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Guildford Astronomical Society

members' only area

GAS Members' Observing Evenings

These are organised by the Observing Co-Ordinator and Deputies for the benefit of GAS members, visitors from other societies and specially invited guests. They provide the opportunity to view objects in the night sky through a variety of instruments, in the company of mixed-ability members ranging from the inexperienced to experts. The evenings are very informal and can introduce you to a wide variety of objects. If you already have a well-developed interest in astronomy, you are welcome to bring along any telescopes and binoculars you may own.

Routine observing evenings are held on the third Friday of every month with the Saturday as fallback in case of bad weather on the Friday. The evening starts at 9pm (in Summer, an hour or so later, in Winter an hour or so earlier), and lasts until midnight or so.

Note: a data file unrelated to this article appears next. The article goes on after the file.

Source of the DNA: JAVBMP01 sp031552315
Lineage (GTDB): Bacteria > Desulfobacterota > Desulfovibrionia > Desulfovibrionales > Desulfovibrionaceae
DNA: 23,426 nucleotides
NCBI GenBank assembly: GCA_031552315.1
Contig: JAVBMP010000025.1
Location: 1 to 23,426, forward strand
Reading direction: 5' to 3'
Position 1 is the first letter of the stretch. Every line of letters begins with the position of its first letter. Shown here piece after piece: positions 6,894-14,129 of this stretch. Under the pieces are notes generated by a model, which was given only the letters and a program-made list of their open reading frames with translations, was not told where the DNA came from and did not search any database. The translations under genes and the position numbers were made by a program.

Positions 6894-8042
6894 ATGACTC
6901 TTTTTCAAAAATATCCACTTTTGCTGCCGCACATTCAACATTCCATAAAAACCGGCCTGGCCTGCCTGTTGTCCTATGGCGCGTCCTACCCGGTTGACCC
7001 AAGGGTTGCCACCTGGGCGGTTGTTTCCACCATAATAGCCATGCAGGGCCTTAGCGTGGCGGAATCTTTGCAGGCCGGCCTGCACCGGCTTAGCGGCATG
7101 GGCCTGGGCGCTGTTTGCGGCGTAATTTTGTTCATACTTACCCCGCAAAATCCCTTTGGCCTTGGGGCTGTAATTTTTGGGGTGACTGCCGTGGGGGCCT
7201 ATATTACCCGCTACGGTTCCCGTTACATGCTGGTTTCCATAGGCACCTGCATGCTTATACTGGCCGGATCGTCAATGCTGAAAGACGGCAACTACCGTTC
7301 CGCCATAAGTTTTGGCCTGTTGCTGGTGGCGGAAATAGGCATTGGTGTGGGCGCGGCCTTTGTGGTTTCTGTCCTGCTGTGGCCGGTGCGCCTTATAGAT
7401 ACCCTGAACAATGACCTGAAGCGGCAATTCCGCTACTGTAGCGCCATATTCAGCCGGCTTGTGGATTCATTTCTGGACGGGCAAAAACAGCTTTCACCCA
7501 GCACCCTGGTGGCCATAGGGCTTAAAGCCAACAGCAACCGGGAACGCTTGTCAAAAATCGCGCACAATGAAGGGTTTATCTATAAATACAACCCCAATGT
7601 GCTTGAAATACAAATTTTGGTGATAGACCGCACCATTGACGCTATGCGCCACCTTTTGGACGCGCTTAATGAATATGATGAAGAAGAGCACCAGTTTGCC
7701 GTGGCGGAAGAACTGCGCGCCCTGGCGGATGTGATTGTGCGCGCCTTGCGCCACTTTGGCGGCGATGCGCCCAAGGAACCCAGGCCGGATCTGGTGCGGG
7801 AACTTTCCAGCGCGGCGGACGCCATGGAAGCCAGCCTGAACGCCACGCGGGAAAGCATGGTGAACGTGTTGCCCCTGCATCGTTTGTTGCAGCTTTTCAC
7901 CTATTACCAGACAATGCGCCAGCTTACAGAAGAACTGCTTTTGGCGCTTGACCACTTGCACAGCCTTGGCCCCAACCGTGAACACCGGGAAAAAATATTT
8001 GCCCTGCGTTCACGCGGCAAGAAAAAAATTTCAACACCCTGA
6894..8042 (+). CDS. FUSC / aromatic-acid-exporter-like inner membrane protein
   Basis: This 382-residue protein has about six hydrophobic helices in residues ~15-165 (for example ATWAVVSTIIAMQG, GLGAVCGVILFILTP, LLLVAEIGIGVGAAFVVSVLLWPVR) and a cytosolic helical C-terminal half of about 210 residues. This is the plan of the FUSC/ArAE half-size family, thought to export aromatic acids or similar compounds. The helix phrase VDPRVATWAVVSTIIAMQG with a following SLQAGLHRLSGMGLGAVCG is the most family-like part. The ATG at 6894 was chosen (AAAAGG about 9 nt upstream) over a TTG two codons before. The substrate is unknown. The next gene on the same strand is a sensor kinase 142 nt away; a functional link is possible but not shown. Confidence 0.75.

In case the moon is too obtrusive for that weekend, the routine observing session will be rescheduled for the weekend before or after.

Please note these are not public observing events. Special observing evenings may be scheduled during the year for special events, such as the appearence of bright comets, eclipses and meteor showers. Often these form part of our Outreach activities and are opened up to the general public free of charge — please keep your eye on our Outreach page!

If you want to come along, please check on the website Observing Tonight section. This is also linked from the website homepage. If an observing session is planned, a message to that effect is published on this page. The message will contain the location and start time - both are subject to change at extremely short notice, especially when the sky is rapidly clearing.

Current Weather Outlook

The BBC Weather is probably as good as any for a general forecast. As with most weather forecasts, the most accurate one is likely to be what you can see when you go outside.

Bernard Burton's satellite imagery website carries the latest NOAA satellite images (click on HRPT) for a detailed picture of current cloud cover over Southern England.

Another option is the Meteosat website.

The 300Mb Jet Stream Forecast provides a forecast of astronomical seeing.